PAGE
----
Harris was all-in for sorghum. His family, friends and acquaintances knew it, and he wanted everyone to know about Onyx, yes—but about its characteristics that contributed to a healthy diet even more. Harris ate Onyx every single morning, up until two days before he died, and was absolutely convinced that is what kept him alive.

Many radio listeners across the U.S. heard about sorghum for the first time when Harris launched a nationwide campaign advertising Grain Berry, made with Amazing ONYX Sorghum. Harris also took the health benefits of Onyx to the health expert himself, Dr. Oz.

He told The Dr. Oz Show Co-Executive Producer Stacy Rader after their initial meeting he was 90-yearsold, and they needed to record the episode in the following few weeks because he may no longer be there by the following month. This carried on for five years, and they did 10 episodes together as he remained eager to tell the world about Onyx sorghum.

“Bob was a visionary leader who brought out the best in all his partners,” Dr. Oz said. “He fed our bodies and our minds and left love with everyone he touched.”

He and his son Peter came to their first meeting with cereal and milk in hand for everyone to try—a departure from the formal, corporate meetings Rader was accustomed to with other guests. Rader worked to balance Harris’s attention to the science with getting consumers to relate to the brand—a constant debate. Dr. Mehmet Oz and Harris took a shine to one another almost immediately, and over time, a strong bond was formed between the show and the Harris family.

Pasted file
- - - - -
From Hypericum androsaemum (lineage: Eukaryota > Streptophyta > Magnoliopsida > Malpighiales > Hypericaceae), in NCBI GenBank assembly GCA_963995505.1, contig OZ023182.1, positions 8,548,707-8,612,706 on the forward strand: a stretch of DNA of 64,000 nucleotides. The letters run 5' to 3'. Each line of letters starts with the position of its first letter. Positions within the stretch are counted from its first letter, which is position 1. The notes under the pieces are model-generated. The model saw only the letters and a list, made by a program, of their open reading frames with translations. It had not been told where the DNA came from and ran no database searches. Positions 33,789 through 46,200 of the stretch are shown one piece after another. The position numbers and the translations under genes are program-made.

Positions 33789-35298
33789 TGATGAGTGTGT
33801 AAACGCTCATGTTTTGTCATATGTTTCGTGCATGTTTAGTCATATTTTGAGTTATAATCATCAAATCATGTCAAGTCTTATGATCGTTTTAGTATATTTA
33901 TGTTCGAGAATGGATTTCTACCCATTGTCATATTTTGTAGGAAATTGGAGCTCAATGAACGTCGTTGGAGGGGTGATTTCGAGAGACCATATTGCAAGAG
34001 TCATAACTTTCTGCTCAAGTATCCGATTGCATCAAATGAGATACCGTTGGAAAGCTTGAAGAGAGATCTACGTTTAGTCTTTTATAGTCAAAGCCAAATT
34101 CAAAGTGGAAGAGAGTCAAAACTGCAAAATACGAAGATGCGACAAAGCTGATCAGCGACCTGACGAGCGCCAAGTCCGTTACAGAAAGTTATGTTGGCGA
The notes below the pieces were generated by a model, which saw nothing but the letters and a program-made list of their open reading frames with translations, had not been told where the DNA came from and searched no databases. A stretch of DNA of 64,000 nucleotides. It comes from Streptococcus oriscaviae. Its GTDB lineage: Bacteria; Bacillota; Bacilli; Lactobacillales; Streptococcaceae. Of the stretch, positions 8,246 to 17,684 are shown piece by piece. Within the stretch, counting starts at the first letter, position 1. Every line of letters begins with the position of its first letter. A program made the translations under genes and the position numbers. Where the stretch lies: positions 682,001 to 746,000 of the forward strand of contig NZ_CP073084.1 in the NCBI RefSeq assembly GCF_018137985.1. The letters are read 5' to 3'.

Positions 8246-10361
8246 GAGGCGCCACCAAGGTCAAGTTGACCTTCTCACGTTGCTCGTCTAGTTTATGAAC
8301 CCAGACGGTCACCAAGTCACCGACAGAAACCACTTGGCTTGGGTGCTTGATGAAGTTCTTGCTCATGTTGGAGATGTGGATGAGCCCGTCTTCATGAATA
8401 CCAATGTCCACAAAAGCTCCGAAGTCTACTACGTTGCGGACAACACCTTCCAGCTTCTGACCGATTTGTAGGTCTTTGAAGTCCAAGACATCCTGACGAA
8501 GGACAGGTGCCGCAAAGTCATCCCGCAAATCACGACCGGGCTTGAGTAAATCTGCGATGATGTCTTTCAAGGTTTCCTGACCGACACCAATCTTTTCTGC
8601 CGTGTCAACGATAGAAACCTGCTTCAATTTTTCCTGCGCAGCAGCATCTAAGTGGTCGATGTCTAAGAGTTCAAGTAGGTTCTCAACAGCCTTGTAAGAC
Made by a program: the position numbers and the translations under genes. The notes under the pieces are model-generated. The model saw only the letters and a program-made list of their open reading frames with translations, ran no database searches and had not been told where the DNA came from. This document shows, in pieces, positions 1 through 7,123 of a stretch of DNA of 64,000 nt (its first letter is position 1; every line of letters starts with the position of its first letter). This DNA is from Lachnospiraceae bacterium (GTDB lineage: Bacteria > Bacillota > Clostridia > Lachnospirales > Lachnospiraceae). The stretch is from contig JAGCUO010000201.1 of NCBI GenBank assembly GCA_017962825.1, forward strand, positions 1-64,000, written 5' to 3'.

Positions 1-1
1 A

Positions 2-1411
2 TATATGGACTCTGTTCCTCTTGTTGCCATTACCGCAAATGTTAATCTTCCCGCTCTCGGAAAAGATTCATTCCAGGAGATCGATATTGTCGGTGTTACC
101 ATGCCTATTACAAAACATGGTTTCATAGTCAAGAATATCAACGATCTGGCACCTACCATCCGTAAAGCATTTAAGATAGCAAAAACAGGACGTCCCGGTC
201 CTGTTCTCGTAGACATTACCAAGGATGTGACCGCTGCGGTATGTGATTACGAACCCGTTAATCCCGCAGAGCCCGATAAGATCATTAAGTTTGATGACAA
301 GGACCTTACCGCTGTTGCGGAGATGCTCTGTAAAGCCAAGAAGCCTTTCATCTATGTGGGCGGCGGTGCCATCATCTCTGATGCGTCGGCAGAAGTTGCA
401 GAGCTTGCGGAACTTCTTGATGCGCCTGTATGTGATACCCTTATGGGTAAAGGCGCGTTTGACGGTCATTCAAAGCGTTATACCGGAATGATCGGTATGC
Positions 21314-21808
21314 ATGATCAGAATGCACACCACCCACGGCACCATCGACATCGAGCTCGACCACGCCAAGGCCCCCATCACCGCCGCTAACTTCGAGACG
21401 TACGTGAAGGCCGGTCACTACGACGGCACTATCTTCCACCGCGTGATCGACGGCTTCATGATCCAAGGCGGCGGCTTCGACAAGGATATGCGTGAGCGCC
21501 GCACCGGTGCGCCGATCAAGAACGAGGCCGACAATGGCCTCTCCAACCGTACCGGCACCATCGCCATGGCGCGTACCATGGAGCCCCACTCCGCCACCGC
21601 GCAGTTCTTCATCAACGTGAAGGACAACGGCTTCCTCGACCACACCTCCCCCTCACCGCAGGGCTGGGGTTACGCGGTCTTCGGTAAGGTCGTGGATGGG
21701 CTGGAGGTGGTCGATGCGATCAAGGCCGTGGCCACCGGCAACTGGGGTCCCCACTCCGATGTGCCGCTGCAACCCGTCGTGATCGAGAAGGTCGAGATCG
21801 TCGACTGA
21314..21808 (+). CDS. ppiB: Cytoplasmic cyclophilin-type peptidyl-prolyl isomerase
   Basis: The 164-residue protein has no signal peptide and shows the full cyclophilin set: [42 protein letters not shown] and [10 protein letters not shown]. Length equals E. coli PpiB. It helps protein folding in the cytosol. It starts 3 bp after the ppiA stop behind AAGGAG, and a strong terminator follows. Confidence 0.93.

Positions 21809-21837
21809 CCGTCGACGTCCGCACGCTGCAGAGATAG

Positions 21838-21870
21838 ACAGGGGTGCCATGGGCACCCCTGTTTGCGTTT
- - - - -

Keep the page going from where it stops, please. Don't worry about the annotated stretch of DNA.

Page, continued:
Harris had a health setback in November 2020, but a minor procedure kept him going. Although slowed, Harris was still pushing forward, focusing on packaging with his son Peter until the time of his death. He and Peter talked about business daily, he facetimed Rader about segment feedback from his home, and he was exchanging text messages with Bill Rooney up to three weeks before he died.

Harris’s entrepreneurial spirit carried through to the end—he was by no means done, shared his daughter Susan who spent most of his final days with him. His accomplishments in business were notable, but his children agree—he would consider his family his greatest achievement.

Harris was a pioneer in the food sorghum industry. Given his experience and industry know-how, he could have chosen many things to make his final venture. But he chose sorghum and proved at the age of 82, you can do anything if you have a passion for it. The fact that there are now hundreds of products on store shelves containing sorghum as an ingredient is in part to his credit, and for that, we say thank you, Mr. Harris.


National Sorghum Producers thanks Robert Harris’s children Peter and Susan, Bill Rooney with Texas A&M University, and Stacy Rader with The Dr. Oz Show for contributing commentary and anecdotes for this story. Mr. Harris was an avid supporter of NSP and a pioneer in our industry. We send our sympathy and deepest condolences to the Harris family.

This story originally appeared in the Summer 2021 Issue of Sorghum Grower magazine.